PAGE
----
Mesocortical
- cell bodies in the VTA of midbrain
- axons project to the frontal and cingulate cortices
- involved in memory, motivation, reward, addiction

33

Alpha methyl-p-tyrosine

Inhibits tyrosine hydroxylase
Blocks dopamine synthesis

34

Reserpine and tetrabenazine

Inhibits VMAT2
Inhibits vesicular storage of dopamine
Used in Huntingdon's disease

35

Dopamine agonists

Pergolide
Quinpirole
Bromocriptine
Apomorphine
Used in PD

36

Dopamine receptor antagonists

Antipsychotics --> schizophrenia
Chlorprozamine, haloperidol, clozapine (D4 mainly)
Also have affinity for ACh , H1 and 5-HT2 receptors

37

Amantadine

Causes dopamine release
Blocks dopamine reuptake
Used in PD

38

Selegiline

MAOb inhibitor
+ rasagiline
Used in PD

39

Entacapone, tolcapone

COMT inhibitors
Used in pD
Used alongside L-Dopa

40

Antimuscarinics

Benzhexol, benztropine
Can be used in PD
Increase release and inhibit reuptake

41

How is 5-HT synthesised?

Tryptophan taken up into nerve terminal

Tryptophan --> 5-hydroxytyptophan 5-HTP b
- by tryptophan hydroxylase
- required tetrahydrobiopterin
- rate limiting step

5-HTP --> 5-HT
- by DOPA decarboxylase

42

What is needed for 5-HT storages

Vesicles
ATP
Na+

43

How is 5-HT inactivated?

Degraded by MAO initially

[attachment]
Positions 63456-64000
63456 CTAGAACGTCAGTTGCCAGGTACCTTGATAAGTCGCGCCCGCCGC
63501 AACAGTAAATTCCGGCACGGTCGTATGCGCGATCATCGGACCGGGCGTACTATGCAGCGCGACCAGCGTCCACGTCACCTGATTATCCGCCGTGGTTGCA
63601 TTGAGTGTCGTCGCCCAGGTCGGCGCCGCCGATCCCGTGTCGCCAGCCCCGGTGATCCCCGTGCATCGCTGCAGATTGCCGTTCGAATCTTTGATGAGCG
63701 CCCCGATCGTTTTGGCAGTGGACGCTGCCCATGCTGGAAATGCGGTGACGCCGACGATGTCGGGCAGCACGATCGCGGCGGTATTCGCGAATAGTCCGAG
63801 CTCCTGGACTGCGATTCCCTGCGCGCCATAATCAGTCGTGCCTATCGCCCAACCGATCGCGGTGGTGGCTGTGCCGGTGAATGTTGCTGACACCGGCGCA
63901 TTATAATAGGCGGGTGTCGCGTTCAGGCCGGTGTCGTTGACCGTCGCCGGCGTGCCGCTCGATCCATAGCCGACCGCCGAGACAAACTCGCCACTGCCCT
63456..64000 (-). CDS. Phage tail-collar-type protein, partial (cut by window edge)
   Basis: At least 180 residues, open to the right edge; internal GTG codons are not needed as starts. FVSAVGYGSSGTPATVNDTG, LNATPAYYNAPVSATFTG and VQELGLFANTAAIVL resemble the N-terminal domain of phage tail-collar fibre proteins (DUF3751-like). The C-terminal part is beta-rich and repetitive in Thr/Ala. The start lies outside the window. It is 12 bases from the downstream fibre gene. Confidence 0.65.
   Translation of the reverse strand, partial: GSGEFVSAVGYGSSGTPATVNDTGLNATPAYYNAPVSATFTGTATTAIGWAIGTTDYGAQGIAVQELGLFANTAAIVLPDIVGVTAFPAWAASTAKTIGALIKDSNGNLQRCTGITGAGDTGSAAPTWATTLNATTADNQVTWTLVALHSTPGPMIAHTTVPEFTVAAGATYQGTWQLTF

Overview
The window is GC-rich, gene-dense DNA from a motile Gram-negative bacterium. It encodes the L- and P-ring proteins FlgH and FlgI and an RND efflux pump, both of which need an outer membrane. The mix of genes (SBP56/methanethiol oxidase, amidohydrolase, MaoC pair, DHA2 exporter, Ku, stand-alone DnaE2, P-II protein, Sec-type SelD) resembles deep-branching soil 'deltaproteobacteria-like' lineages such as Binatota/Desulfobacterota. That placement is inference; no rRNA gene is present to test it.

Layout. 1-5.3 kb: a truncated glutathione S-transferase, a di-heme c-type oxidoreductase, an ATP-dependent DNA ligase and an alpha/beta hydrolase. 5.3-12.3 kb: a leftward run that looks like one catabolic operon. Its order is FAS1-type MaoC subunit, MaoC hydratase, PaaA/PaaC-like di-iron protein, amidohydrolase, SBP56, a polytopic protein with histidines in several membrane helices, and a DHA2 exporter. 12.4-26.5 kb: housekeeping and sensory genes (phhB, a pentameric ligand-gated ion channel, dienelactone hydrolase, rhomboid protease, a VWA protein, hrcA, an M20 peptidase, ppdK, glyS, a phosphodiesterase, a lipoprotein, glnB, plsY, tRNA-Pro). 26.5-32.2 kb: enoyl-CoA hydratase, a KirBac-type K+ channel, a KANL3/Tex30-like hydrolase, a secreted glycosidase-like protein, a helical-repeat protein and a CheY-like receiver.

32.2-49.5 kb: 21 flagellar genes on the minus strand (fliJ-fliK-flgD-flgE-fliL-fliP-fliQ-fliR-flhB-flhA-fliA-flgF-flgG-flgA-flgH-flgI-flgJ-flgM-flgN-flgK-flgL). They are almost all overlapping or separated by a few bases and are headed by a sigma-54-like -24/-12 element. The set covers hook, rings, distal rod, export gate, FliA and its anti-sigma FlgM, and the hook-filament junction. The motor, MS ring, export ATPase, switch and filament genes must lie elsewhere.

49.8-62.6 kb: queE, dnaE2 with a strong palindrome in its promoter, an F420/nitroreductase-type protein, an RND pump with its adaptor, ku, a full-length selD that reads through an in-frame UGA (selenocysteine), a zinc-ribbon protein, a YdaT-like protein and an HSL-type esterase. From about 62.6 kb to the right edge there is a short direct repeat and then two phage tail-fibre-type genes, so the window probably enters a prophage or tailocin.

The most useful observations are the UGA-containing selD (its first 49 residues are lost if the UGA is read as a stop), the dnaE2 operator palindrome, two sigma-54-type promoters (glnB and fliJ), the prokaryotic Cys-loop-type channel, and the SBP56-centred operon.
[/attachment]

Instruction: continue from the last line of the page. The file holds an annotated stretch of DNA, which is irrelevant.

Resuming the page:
--> 5-HIAA by aldehyde dehydrogenase (predominant) = oxidation
--> 5-hydroxytryptophol by alcohol dehydrogenase = reduction

44

What type of receptors are 5-HT receptors?

All GCPRs
Except 5-HT3 which are ligand gated ion channels

45

5-HT1

Negatively coupled to adenylate cyclase
Activate K+ channels
A = anxiety + pain
B = cranial blood vessels
F = uterus

46

5-HT2

Coupled to inositol phosphate
A = anxiety, depression, pain, vascular, tracheal and bronchial smooth muscle contraction
B = rat fundic strip contraction
C = spinal distribution --> CSF formation rate

47

5-HT3

Ligand gated ion channels
Role in emesis

48

5-HT4

Positively coupled to adenylate cyclase
Relax oesophageal smooth muscle
Increase heart rate and force

49

5-HT6&7

Positively coupled to adenylate cyclase
Low peripheral expression

50

Which receptors affect serotonin release?

Inhibitory 5-HT1a receptors
Inhibition 5-HT1b/d autoreceptors

51

Buspirone, ipsapirone

5-HT1a partial agonists
Desensitise 5-HT1a receptors
Increase firing rate and 5-HT release
Used to treat anxiety

52

Sumatriptan

5-HT1b/d agonist
Used for migraine and cluster headache treatment
Induces cerebral blood vessel vasoconstriction and reduces release of neuropeptides

53

Ondansetron

5-HT3 antagonist
Anti-emetic

54

LSD

Agonist of 5-HT1 receptors

55

Irreversible MAOIs

Phenelzine, isocarboxazid
Non-selective
Cheese reaction (with tyramine ingestion)

56

Moclobemide

Reversible MOAIs
More selective for MAOa
Much less severe risk effects and Cheese reaction

57

Drugs that do not give rise to dependence

Cannabinoids
LSD

58

Psychological effects of withdrawal

Produced by all drugs of dependence
Due to effects on the limbic system
Mood changes
Anxiety
Agitation
Feeling unable to cope

59

Drugs that only produce psychological withdrawal

Cocaine
Amphetamine
Nicotine
Caffeine

60

Physical dependence

Clear cut syndrome of physical symptoms